France: The Cookbook
“This book demystifies French cooking for the American home cook," says deputy editor, Greg Lofts. "It was originally written for the French home cook but was translated very thoughtfully." With more than 1,400 recipes on the classics, essential techniques, and beautiful illustrations and photographs, "it has everything you want from a cookbook."
The Ball Blue Book Guide to Preserving
For all your canning, pickling, and jamming needs, food & entertaining director Sarah Carey deems this "the most trusted, go-to source for technical information on canning and preserving." With over 500 recipes and expert-tested tips, "it's a timeless reference that you can pull out of your bookshelf every year."
The Kitchen Diaries
"If you 'read' cookbooks [like stories]", food editor Shira Bocar recommends this collection by Nigel Slater. "It's a really great read and makes you excited about opening the book each season," says Shira. "It’s casual, doable, and what you want from recipes (not too many ingredients, not too fussy) -- basically the way we all want to cook at home, all the time.”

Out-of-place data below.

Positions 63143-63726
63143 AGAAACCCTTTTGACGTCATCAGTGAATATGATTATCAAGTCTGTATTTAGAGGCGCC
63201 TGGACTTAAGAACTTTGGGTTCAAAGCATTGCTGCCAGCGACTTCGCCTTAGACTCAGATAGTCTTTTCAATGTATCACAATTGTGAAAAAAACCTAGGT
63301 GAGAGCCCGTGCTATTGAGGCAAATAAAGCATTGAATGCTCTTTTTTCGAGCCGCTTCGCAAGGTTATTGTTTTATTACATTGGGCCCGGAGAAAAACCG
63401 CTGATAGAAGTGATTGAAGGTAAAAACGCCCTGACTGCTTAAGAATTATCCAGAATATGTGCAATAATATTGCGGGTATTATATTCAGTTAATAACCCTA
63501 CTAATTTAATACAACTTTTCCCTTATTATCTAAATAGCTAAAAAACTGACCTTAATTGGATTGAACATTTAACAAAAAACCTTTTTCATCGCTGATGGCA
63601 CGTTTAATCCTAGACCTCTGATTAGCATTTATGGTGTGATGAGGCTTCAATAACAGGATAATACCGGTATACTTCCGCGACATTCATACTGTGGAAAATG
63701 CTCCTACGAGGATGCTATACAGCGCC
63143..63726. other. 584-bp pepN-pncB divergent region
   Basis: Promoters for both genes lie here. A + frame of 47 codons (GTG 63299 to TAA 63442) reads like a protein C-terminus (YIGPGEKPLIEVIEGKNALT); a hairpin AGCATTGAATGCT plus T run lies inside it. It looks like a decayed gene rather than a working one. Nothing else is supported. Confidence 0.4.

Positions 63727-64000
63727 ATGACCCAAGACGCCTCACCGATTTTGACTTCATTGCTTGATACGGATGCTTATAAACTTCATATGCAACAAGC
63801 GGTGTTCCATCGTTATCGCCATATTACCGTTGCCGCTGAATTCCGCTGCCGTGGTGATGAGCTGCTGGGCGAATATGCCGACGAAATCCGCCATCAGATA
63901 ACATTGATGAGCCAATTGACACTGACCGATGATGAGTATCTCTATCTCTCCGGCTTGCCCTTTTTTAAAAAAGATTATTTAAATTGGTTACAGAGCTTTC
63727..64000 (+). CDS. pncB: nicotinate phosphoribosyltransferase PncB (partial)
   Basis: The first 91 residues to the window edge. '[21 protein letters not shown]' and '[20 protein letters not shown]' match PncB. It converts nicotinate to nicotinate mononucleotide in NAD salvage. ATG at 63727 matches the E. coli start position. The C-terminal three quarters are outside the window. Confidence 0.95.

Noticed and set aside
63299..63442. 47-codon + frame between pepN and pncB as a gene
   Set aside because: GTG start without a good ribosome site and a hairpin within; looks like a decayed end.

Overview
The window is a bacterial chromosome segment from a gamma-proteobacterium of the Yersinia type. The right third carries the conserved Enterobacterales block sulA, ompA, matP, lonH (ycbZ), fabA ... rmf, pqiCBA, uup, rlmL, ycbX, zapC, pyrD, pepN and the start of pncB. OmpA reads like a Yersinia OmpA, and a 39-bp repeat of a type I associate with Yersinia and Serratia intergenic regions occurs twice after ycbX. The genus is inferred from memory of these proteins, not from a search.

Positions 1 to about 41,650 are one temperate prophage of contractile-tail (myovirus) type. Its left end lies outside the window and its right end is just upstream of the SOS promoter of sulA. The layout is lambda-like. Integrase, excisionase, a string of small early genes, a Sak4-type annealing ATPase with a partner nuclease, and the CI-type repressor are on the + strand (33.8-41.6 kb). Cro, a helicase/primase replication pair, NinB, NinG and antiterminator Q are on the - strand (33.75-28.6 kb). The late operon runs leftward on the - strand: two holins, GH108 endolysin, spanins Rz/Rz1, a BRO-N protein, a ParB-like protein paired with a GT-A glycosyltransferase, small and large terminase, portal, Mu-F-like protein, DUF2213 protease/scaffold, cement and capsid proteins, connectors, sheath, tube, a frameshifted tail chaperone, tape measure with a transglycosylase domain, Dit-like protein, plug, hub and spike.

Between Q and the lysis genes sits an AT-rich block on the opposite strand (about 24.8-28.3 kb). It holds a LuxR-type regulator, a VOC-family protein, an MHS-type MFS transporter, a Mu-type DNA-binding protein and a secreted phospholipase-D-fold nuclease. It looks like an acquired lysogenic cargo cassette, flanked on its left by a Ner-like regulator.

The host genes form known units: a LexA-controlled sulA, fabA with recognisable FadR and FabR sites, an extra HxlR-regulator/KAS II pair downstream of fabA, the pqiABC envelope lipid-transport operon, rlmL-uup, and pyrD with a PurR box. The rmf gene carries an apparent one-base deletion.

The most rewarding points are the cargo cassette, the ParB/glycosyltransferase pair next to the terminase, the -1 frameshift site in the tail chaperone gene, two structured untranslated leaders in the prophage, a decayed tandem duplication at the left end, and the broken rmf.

The Silver Spoon: Puglia
As a fan of "The Silver Spoon," a book that's often called the "Joy of Cooking" of Italy -- associate editor Lauryn Tyrell recommends its new series of cookbooks that focus on the country's regions, starting with Puglia. Other tomes in the series are about the food of Sicily and Tuscany. "Since Italian cooking is so diverse, it's a great way to learn about regionally-driven ingredients and interesting techniques."
Japanese Cooking: A Simple Art
“This is basically the textbook for Japanese cooking. It’s less recipe-based and more technique-driven, explaining methods for everything from dashi and rice to proteins and sauces. It makes a daunting cuisine more approachable for the home cook,” says Lauryn of her other favorite cookbook.
The Zuni Cafe Cookbook
Assistant editor Lindsay Strand says she is always reaching for this book by Judy Rodgers, chef and founder of the iconic San Francisco restaurant. "Both instructional and soulful, Rodgers’ voice is a welcome reminder that real cooking is first and foremost about quality ingredients and how you care for them," Lindsay says. "The book is filled with market-driven recipes that mix French, Italian, and American bistro fare; the kind of food you want to share with friends over a bottle of wine."